Yad Vashem has turned itself into a school for children whose communities were attacked on Oct. 7


((JEWISH REVIEW)) — On the day Israel was attacked, one of Hannah Asnafi’s first-graders from the southern Israeli community of Kfar Maimon hid for hours in a cramped attic.

Now, seven weeks later, the child has joined Asnafi and the rest of his class in a makeshift school housed at Israel’s Holocaust museum, which has opened its doors to evacuees from the south as part of a widespread repurposing of available space across central Israel.

The symbolism of educating children whose experiences echo famous stories from the Holocaust isn’t lost on anyone involved in the enterprise.

“We’re all inspired about what we teach and learn about the Holocaust, about how people were there for one another, about how educators in the Holocaust taught,” said Shani Lourie-Farhi, who heads the International School for Holocaust Studies at Yad Vashem and is serving as the acting principal of the newly established school, called B’shvilei Hachinuch.

“I don’t think we’ve ever had a discussion about it but it’s an unspoken inspiration,” Lourie-Farhi said. Using the Hebrew word for mission, she added, “We’re very connected to our past and there’s something there that brought us into this shlichut.”

The impromptu school at Yad Vashem is part of a sweeping effort to make sure that the children among the estimated 300,000 people evacuated from Israel’s southern and northern communities can continue learning while their home schools are closed. Students are not obligated to attend school right now, and the national high school exam has been postponed. Even in areas that were not hit hard on Oct. 7, schools remain shuttered or limited in their operations, particularly, if they do not have adequate bomb shelters for their students. But families and educators know that getting back to school is a key element of providing stability for children at a time when it is gravely needed.

To fill the gaps, individuals, nonprofits and local organizations have turned fallow space into classrooms, gathered school supplies, collected donations to pay educators and even volunteered to teach themselves. The newly reopened National Library of Israel, for example, is using some of its seminar rooms to host evacuated students, while educators have held lessons for students living in Dead Sea hotels at Masada, the site of a first-century resistance by Jewish patriots.

Children at the new Kedem school for Oct. 7 evacuees sit in a classroom at the recently opened National Library of Israel, November 2023. (National Library/X)

Asnafi was off work for three weeks after the Oct. 7 massacre but returned once Yad Vashem made the decision to convert its unused space into a regular school for some 400 children, ranging from grades 1 through 12, who were evacuated from Kfar Maimon and three other southern border communities to Jerusalem and the surrounding areas.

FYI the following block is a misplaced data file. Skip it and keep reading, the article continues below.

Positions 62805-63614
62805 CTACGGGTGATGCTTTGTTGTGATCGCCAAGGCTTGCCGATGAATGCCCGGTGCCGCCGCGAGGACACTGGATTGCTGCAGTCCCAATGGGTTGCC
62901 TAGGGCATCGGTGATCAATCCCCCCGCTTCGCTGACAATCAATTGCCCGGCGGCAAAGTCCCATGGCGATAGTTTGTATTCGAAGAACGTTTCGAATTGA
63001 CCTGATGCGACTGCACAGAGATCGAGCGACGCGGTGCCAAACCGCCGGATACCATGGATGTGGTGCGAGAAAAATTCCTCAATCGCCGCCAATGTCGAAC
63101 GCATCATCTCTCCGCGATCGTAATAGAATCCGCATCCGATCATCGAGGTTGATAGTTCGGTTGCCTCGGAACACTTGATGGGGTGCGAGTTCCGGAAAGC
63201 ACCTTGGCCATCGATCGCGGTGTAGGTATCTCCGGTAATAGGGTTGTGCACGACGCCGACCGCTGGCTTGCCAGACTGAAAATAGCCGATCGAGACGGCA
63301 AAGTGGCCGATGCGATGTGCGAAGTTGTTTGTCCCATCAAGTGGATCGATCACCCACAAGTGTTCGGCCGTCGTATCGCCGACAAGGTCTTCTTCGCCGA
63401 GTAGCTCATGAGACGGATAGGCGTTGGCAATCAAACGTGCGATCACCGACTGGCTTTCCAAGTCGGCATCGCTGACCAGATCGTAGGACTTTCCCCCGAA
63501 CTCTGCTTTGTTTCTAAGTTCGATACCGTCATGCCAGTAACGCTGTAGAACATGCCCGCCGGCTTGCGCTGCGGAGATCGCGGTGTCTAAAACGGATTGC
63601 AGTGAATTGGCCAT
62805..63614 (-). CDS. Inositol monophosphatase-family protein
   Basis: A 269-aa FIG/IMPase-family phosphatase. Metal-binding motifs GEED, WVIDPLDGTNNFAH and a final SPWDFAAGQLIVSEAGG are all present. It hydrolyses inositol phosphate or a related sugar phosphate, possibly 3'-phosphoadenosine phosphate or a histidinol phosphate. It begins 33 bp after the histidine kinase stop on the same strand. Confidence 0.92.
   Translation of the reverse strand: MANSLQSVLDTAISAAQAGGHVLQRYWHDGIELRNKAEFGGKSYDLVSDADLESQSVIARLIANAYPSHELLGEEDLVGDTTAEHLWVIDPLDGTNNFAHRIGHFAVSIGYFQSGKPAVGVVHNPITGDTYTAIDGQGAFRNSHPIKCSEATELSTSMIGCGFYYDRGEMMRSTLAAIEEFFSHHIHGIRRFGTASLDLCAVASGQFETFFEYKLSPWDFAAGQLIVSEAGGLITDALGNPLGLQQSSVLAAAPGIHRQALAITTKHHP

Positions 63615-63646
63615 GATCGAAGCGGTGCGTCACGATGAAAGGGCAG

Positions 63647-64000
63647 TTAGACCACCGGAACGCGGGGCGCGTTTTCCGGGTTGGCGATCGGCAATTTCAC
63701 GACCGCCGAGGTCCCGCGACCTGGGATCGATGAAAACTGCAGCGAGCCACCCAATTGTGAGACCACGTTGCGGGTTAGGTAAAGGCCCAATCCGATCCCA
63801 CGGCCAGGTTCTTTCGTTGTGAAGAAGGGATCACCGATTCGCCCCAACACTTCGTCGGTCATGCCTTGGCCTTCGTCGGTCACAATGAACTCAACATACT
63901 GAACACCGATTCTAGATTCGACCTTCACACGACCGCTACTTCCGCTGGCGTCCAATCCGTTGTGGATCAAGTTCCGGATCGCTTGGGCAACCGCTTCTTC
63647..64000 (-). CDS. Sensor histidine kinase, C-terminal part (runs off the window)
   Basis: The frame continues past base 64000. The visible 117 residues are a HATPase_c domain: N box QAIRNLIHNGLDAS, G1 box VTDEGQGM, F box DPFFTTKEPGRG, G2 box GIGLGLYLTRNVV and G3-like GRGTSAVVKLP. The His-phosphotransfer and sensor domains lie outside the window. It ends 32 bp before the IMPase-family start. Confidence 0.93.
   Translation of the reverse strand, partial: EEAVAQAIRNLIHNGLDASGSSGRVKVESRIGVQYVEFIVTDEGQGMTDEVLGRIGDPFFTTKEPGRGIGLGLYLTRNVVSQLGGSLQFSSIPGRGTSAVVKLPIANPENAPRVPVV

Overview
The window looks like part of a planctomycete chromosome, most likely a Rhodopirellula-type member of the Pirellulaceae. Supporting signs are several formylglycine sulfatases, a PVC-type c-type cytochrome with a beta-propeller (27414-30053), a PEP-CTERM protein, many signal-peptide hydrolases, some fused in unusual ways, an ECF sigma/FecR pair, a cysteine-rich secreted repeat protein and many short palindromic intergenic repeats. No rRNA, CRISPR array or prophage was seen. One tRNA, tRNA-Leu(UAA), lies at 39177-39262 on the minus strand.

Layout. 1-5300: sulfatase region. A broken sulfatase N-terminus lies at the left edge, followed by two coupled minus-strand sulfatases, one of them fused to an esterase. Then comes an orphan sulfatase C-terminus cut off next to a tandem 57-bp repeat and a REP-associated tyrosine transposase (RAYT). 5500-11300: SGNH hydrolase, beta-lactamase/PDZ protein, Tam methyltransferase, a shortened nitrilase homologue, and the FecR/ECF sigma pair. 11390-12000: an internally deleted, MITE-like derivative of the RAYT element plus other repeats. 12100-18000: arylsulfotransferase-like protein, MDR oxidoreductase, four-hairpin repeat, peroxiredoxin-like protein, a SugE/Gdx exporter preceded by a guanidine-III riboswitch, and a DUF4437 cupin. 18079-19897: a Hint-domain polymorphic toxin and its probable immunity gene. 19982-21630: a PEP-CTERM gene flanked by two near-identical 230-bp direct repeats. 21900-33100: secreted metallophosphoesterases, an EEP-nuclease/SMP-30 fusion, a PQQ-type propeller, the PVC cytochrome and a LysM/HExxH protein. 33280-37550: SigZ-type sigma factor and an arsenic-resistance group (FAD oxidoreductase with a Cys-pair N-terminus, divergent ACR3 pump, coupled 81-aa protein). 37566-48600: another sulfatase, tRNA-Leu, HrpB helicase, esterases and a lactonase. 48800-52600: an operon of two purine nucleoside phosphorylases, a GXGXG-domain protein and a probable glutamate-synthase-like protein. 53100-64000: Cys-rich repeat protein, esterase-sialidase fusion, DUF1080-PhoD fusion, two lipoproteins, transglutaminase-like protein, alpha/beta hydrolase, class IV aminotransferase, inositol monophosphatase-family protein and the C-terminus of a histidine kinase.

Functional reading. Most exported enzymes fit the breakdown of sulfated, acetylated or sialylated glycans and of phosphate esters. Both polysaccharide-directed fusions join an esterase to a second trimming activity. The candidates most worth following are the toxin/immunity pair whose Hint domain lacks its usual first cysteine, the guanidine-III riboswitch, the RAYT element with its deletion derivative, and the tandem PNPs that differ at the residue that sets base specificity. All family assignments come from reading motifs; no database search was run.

Yad Vashem chairman Dani Dayan said in a statement that he felt it was the Holocaust memorial’s “duty to extend a helping hand and do what we can to support those affected.” The museum’s public display remains open.

The metamorphosis didn’t come without snags. Despite its name, the International School for Holocaust Studies is more of a teacher training institute than a school and its 25 classrooms are more suited to seminars than activities for children.

“The educational space is actually geared towards adults,” Asnafi said, adding that the Yad Vashem staff were making “tremendous” efforts to adapt it in the maximal way possible.

To that end, the first things to go were Holocaust posters and memorabilia — a move that aimed at turning the building into a “safe zone,” Lourie-Farhi said.

“Bringing first- and second-graders, and even high school kids, into a place like this when they went through such a traumatic event [led to] the choice to say that while of course our role is to commemorate the Holocaust, we’re excluding the Holocaust in this building for this period,” Lourie-Farhi told (JEWISH REVIEW).

When the school initially opened, many of the children struggled with separating from their parents as the school bus departed each morning from the hotels where evacuees have been staying. While Kfar Maimon was not directly infiltrated by Hamas, the majority of children were traumatized from the ordeal of hiding upwards of 12 hours and then having to escape in a hurry, especially with the presence of terrorists in the vicinity in the days following the attack. Asnafi said she and her children and grandchildren were in her safe room for hours, with one son training his gun on the door.